Eyes are the windows to the world. When a person has failing eyesight, it can affect job performance, relationships and the quality of life. While optometric services are readily available in developed countries, they can be limited and expensive in developed countries. For instance, the ratio of optometrist to patient in Sub-Saharan Africa is 1:1,000,000 as compared to 1:4,500 in Britain. Moreover, consultation with the specialist eye doctor can be ludicrously expensive.
A British physics professor, Joshua Silver, has a dream to make corrective lenses available to all at a very cheap price. His idea is for ordinary users to test their own eyesight, and adjust the lenses to suit their needs, thus avoiding exorbitant specialist consultation fees. Silver’s glasses are made of durable plastic with silicon liquid in the lenses. He calls them adaptive glasses. Users only need to adjust the liquid in the syringes attached to the handles of the glasses to control the curvature and their vision. This brilliant invention serves to empower people to have improved vision at a minimum cost (targeted to cost $1 per pair). About 10,000 pairs of Silver’s special eyewear have been distributed in Ghana on a trial basis, while one million pairs will be given away in India.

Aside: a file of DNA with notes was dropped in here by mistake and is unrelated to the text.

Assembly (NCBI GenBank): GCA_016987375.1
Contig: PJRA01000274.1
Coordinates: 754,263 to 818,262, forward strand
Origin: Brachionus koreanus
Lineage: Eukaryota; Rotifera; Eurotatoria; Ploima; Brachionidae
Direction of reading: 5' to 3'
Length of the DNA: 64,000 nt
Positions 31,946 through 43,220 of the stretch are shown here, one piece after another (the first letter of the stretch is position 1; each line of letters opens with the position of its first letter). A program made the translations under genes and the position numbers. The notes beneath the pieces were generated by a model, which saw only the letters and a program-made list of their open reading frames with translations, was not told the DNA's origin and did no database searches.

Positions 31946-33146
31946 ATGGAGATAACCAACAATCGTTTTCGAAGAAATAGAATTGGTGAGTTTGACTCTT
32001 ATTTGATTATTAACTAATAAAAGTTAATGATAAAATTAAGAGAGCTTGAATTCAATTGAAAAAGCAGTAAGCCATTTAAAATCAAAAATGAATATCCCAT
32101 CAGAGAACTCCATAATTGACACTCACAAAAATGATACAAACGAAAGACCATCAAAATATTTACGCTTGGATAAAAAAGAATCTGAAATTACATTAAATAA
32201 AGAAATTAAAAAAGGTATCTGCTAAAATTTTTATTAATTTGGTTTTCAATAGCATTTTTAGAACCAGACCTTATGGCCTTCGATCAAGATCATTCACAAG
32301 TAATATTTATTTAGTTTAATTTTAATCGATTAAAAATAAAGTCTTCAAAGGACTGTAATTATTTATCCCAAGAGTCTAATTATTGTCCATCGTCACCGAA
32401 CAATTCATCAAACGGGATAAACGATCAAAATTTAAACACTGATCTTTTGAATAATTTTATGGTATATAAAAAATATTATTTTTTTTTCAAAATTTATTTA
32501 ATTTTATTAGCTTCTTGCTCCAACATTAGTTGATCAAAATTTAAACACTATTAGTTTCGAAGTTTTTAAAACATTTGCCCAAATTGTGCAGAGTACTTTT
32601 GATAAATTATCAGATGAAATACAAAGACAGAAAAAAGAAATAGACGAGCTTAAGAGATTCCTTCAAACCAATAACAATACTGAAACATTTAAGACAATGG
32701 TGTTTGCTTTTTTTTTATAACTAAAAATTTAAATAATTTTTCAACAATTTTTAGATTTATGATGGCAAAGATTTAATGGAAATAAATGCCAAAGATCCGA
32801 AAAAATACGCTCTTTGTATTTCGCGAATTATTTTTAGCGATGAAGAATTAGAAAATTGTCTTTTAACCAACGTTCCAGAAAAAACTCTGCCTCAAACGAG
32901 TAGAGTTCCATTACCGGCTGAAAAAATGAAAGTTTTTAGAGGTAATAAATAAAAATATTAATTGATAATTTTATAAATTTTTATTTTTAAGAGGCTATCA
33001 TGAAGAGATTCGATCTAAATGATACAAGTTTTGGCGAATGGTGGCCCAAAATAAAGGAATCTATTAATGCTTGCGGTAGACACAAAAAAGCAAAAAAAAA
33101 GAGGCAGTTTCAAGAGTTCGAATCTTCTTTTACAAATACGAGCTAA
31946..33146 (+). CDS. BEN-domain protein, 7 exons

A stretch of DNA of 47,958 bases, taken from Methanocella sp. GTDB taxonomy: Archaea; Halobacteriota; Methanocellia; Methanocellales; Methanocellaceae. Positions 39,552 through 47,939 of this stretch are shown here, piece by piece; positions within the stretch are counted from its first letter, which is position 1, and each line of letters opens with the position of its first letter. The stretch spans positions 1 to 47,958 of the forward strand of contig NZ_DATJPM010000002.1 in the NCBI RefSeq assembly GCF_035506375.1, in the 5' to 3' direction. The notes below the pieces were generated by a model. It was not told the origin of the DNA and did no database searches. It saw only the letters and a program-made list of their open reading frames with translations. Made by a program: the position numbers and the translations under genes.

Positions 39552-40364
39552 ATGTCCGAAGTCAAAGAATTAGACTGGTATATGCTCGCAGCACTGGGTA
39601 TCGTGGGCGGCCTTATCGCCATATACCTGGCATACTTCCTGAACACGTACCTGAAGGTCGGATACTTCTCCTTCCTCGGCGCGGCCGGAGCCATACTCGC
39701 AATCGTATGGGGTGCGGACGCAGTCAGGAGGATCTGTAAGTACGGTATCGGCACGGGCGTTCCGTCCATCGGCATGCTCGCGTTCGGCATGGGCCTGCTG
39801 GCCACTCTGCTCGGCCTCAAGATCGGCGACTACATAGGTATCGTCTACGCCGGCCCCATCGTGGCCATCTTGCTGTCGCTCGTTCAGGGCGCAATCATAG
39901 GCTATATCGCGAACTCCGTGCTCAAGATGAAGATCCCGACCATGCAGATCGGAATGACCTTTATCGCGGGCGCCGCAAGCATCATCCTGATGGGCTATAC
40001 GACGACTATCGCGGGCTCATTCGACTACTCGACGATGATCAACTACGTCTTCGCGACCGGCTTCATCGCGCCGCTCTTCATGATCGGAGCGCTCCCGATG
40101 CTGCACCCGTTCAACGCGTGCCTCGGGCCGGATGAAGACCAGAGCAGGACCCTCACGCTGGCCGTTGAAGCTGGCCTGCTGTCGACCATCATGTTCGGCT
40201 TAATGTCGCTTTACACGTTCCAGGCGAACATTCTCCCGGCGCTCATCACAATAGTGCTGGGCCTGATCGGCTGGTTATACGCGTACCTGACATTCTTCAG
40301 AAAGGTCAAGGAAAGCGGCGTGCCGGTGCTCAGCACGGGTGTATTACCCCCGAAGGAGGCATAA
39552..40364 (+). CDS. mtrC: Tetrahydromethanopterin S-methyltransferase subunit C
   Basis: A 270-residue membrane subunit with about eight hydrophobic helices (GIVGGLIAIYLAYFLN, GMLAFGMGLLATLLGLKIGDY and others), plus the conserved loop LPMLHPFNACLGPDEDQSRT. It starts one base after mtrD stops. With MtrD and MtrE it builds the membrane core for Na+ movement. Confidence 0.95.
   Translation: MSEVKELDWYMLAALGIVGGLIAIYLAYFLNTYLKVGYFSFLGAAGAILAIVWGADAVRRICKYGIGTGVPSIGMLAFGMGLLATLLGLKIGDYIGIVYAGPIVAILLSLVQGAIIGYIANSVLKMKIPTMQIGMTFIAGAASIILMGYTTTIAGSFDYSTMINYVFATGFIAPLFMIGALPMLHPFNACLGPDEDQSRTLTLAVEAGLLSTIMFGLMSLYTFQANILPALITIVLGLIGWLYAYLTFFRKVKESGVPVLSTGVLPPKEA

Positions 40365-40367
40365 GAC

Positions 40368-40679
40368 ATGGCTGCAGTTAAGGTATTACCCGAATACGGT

What better gift to present to someone than the gift of sight? The big and heavy glasses may appear rather awkward and unattractive. Nevertheless, for the billions of specs users in developing countries who are more concerned with practicality rather than aesthetics, the glasses is a prayer answered and a gift of life.